Sweden to ramp up drive to retain foreign students and researchers

Emma Löfgren
Emma Löfgren - [email protected]
Sweden to ramp up drive to retain foreign students and researchers
Migration Minister Maria Malmer Stenergard, of the Moderate Party, and Education Minister Mats Persson, of the Liberals, at a press conference at the Karolinska Institute on April 8th. Photo: Anders Wiklund/TT

The government has tasked a new inquiry with figuring out how to make Sweden a more attractive destination for foreign students, doctoral students and researchers – while cracking down on permit cheats.


Forty-one percent of people who started doctoral studies in Sweden in 2022 were foreigners, rising to 63 percent in natural sciences, the government said as it announced the inquiry on Monday.

“Sweden is a strong research and innovation nation, and international collaborations are central to us being able to maintain this. A crucial part of that is to pave the way for foreign researchers to come to Sweden and share their knowledge,” said Education Minister Mats Persson in a statement.

The inquiry is supposed to analyse whether Sweden’s migration rules are fit for the purpose of attracting and retaining foreign researchers and propose measures to make it easier for them to stay, amid concerns that too many talents leave the country after finishing their studies.

Before the summer of 2021, doctoral students were eligible for permanent residency if they had lived in Sweden with a permit for doctoral studies for four out of seven years, but no mention was made about whether or not the government might consider bringing it back.


The inquiry will also suggest ways of clamping down on foreigners who abuse the system. In a report in 2022, the Migration Agency found that a large number of people use their student permit as an easier way of moving to Sweden to work, instead of applying for a work permit.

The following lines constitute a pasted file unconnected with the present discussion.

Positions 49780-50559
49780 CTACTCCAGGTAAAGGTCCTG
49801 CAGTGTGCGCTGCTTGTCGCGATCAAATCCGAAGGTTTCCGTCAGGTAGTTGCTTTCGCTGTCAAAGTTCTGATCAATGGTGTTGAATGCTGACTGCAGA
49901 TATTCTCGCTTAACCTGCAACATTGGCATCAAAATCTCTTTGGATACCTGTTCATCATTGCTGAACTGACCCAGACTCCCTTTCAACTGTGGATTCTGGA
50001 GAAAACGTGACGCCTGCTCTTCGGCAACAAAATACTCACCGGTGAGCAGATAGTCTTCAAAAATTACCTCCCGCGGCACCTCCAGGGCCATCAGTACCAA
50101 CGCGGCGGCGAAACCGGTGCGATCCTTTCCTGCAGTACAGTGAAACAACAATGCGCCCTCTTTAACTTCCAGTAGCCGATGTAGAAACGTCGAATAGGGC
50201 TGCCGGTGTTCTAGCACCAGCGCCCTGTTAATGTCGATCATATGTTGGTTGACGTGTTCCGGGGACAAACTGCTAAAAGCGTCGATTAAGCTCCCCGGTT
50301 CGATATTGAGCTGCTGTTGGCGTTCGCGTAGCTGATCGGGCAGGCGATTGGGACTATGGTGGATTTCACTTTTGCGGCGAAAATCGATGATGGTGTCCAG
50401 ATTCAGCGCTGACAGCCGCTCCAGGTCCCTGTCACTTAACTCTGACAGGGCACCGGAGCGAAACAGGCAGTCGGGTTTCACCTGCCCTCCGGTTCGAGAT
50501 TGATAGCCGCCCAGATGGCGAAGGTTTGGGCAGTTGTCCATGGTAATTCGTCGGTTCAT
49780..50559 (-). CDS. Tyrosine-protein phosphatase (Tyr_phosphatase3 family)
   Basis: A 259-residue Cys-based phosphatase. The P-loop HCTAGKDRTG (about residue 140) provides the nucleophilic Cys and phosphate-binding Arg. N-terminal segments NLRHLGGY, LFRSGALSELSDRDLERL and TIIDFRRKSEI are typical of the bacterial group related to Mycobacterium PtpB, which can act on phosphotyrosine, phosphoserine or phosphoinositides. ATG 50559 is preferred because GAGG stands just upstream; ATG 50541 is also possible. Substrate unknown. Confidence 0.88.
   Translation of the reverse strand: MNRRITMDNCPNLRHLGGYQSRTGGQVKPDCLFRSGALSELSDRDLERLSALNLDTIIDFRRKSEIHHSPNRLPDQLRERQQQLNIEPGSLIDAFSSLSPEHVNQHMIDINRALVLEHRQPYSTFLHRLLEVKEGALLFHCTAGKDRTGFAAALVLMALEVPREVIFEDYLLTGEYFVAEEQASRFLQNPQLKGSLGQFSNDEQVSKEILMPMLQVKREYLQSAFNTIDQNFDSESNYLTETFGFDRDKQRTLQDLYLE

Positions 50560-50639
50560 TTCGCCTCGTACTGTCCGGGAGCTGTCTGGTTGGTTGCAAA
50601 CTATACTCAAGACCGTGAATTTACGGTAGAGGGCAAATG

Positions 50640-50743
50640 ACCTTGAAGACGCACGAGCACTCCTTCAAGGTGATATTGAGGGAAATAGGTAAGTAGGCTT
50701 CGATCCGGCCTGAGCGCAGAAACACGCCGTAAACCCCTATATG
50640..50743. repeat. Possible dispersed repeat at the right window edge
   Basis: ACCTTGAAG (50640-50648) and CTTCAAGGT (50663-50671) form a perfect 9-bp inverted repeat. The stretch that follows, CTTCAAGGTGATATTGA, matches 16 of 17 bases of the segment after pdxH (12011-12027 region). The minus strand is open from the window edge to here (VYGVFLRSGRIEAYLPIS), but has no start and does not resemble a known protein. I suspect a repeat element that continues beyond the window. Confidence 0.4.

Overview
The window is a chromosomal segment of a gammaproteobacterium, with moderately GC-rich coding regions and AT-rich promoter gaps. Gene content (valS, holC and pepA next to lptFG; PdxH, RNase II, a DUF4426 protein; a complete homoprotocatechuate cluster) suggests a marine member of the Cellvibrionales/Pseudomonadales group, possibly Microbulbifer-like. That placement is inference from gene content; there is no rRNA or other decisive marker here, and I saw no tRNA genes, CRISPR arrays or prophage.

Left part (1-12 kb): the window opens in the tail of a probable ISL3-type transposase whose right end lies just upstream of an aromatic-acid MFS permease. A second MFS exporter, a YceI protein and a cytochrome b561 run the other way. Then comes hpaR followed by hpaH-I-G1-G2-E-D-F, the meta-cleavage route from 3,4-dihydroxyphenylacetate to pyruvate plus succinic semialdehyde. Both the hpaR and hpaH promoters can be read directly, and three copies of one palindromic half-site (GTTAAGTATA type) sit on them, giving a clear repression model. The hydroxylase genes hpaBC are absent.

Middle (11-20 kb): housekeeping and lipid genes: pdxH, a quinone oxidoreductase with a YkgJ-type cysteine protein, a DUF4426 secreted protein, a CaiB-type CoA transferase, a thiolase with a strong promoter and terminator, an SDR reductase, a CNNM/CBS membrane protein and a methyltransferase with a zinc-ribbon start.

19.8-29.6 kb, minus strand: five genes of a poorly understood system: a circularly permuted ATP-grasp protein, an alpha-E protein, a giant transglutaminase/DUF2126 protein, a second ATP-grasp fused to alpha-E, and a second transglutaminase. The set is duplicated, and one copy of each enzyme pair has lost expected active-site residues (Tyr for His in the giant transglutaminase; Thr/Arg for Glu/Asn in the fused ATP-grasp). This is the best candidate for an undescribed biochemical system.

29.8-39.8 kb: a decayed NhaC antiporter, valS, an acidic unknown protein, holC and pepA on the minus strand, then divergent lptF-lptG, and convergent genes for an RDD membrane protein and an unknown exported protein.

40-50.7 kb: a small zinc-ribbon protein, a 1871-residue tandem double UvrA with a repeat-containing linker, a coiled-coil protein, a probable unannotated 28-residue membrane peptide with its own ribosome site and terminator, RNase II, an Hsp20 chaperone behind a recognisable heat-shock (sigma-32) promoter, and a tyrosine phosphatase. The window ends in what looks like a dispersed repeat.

“This assignment is an important step in the work to facilitate and improve the conditions for foreign doctoral students and researchers in Sweden,” said Migration Minister Maria Malmer Stenergard. “It is also important that residence permits for studies are only granted to people who intend to study in Sweden, and not to people who intend to use the system for other purposes.”

The inquiry has until December 9th to present its proposals.


Join the conversation in our comments section below. Share your own views and experience and if you have a question or suggestion for our journalists then email us at [email protected].
Please keep comments civil, constructive and on topic – and make sure to read our terms of use before getting involved.

Please log in to leave a comment.

Heidi Howard 2024/04/14 06:25
To retain (good) foreign researchers in Sweden, the universities will need to address a fair amount of (salary and promotion) discrimination. When I arrived in Sweden with more experience, articles, grants won and teaching experience than most of the senior lecturers, I was offered a lower salary and denied the docent title. There are so many stories like this and I would say that overall foreign scholars are mostly treated like a “lower class” at Swedish universities.

See Also